Grab Group CEO and co-founder Anthony Tan speaking at the Grab event in Singapore on July 10
Southeast Asian ride-hailing giant Grab unveiled an on-demand grocery delivery service in Singapore as it seeks to expand beyond its core business and become an “everyday super-app” for essential services such as transport booking, finance and logistics.
The move is in line with the Singapore-based startup’s vision to transform locations where it operates into “smart cities,” where transactions and mobility will be seamless through the use of just one app.
On Tuesday, July 10, Grab rolled out GrabFresh, the latest addition to the in-app services the company offers. It is an on-demand grocery delivery service in partnership with HappyFresh, an e-commerce startup based in Jakarta. The service is still in beta mode this month and will officially launch in Thailand and Malaysia by the end of the year.
“Over the past six years, we’ve worked hard to improve our technology and expand our reach. We’ve gone from offering our tech as a booking platform for taxi operators, to providing a fleet of delivery drivers for e-commerce companies. It’s now time to take what we’re really good at to a select group of partners—and eventually make our platform open to the wider Southeast Asia ecosystem,” said Grab Group CEO & co-founder Anthony Tan in a statement.
To make this all happen, Grab is currently looking for partners for its GrabPlatform, an open platform made up of a suite of various application programming interfaces (APIs) that will integrate the merchants’ services with Grab. It is scheduled to fully launch by 2019.
Brian Cu and Cindy Toh during the Grab PH event last July 5
Grab Philippines Country Head Brian Cu and Country Marketing Head Cindy Toh have already unveiled the initial look of the local version of the everyday super app last July 5 at the I’M Hotel in Makati. Grab says the completely transformed app will be available in the country by the third quarter of 2018.
As part of this transformation, Grab Philippines recently beta-launched GrabFood, its on-demand food delivery service, and GrabAssistant, a service where customers can ask the riders to buy items or queue in lines for them. They have also integrated Grab Daily in their app, a lifestyle feed especially directed for users who are stuck in traffic.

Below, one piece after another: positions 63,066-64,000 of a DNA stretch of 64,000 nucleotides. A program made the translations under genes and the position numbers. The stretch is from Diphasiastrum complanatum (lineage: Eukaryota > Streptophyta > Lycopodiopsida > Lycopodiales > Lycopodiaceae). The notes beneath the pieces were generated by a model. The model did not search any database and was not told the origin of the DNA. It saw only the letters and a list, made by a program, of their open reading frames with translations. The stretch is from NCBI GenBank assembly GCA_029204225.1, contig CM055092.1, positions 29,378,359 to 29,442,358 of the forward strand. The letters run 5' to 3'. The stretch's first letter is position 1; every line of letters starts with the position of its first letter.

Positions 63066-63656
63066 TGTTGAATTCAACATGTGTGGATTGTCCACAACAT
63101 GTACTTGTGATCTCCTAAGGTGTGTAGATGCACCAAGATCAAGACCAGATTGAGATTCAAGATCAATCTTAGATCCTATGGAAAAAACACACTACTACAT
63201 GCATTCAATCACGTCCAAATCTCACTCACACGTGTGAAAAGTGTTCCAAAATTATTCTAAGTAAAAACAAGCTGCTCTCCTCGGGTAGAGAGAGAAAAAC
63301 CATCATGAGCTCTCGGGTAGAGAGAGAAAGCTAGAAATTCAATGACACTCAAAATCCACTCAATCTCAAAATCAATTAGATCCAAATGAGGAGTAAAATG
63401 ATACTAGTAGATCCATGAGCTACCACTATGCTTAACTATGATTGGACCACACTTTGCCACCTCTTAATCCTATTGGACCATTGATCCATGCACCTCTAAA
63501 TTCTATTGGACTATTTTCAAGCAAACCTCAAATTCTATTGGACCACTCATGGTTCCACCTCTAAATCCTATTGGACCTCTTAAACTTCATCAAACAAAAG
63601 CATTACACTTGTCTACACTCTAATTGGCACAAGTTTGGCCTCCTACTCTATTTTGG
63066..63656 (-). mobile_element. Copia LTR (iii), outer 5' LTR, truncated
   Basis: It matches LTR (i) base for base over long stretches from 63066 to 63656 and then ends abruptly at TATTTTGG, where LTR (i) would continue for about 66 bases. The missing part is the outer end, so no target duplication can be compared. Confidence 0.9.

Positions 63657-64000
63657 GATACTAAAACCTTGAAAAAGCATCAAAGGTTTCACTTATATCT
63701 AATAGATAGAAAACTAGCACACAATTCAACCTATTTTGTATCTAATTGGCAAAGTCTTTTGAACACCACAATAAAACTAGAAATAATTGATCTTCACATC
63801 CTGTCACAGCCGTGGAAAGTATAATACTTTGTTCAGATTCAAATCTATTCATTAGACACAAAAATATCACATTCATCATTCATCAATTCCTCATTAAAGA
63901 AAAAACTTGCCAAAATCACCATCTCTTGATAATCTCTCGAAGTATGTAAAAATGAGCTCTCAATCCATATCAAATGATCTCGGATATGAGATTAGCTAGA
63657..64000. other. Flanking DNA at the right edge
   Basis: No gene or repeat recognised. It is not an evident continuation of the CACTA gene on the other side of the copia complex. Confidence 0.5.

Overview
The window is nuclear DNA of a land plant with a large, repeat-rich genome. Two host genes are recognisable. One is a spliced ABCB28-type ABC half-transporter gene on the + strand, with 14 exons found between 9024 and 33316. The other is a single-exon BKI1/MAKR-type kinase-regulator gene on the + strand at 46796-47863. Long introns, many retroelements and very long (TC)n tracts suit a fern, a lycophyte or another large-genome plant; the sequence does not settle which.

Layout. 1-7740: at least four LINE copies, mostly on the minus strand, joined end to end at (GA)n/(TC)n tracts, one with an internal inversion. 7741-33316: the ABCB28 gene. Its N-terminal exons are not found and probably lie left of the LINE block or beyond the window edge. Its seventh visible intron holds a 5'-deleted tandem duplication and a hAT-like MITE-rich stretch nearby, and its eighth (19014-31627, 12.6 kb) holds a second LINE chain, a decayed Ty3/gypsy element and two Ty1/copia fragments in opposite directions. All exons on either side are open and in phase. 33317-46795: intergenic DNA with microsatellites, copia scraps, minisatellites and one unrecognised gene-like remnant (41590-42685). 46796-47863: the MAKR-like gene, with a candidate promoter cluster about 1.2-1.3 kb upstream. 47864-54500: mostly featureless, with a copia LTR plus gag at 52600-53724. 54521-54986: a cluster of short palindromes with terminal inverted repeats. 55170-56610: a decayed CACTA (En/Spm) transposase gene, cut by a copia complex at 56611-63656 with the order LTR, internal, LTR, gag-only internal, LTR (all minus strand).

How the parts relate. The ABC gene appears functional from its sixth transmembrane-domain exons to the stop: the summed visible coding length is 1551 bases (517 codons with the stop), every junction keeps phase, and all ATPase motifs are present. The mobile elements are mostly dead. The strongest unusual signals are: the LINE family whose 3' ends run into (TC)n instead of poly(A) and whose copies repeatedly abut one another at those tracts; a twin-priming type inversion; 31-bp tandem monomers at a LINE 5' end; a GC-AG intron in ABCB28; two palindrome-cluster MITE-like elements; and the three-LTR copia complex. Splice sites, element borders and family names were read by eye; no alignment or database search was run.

Grab Philippines also revealed that they have applied for an e-money license from the central bank as an initiative to make transactions and experiences seamless as part of the “smart cities” scheme. “The heart of our financial services will be our e-wallet platform, which is currently processed getting an e-money license with the BSP,” Cu said.
In the meantime, Grab Philippines is pushing for its GrabPay platform, which Toh described as “the thing that will lock in the entire ecosystem.”
Grab Philippines also has plans to offer financial services in the future. These would take in the form of micro-financing for their drivers, where they would be given access to loans and credit, and other fintech offerings such as electronic payments and rewards systems for the users.
“We always look at it in two sides: one side is the people using the app as the recipient of the service, and the other side will be those providing the service. [For the drivers], these services will provide them income-generating opportunities. Second, it would give them access to credit,” Cu said. “At the same time, on the other side, [it would] give access to services in a simple press of a button to consumers who want convenience, who wants speed,” he added.
Cu revealed that through this financial services initiative, drivers would be able to start building credit scores through their driving performance--how often they drive, how well they drive, how good of a service they provide. “And then later on we can move on to micro-investments, where the money that they earn and leave in the wallet, they can choose to invest that in short-term [investment] and earn interest,” Cu added.
Aside from financial services, Grab Philippines also plans to launch a multi-modal transportation service where users can book several vehicle types for the duration of their entire commute. Cu explained that right now, people often use Grab either for just their first, middle or last-mile needs. He said the aim is to eliminate the use of cars in the country’s major highways by tapping bigger vehicle providers such as shuttles or buses and making them available on-demand, which could reduce traffic. “Multi-modal has been a dream of Grab over the last few years,” Cu added.
However, Grab Philippines officials admitted there is no firmed-up timeline for the rest of the planned verticals in the country yet.
“There’s no exact timeline for the financial services. It depends on what the research will show and our dealings with regulators as well,” Toh admitted. To add to this, Cu said: “Until we get a freer hand in franchising shuttles, until we have regulations in place that will allow us to do [these services], it’s very difficult.”
Screenshot of Grab's super app interface
Grab revealed it has crossed two billion rides across Southeast Asia on July 7, 2018, and that it is now the leading mobile payments platform in the region. And despite consistent profit losses in its local subsidiary, Grab is confident that it will be the first Southeast Asian company to hit $1 billion in revenues by yearend.
Pauline Macaraeg is Entrepreneur PH's data journalist. Glen Concio is Entrepreneur PH's art director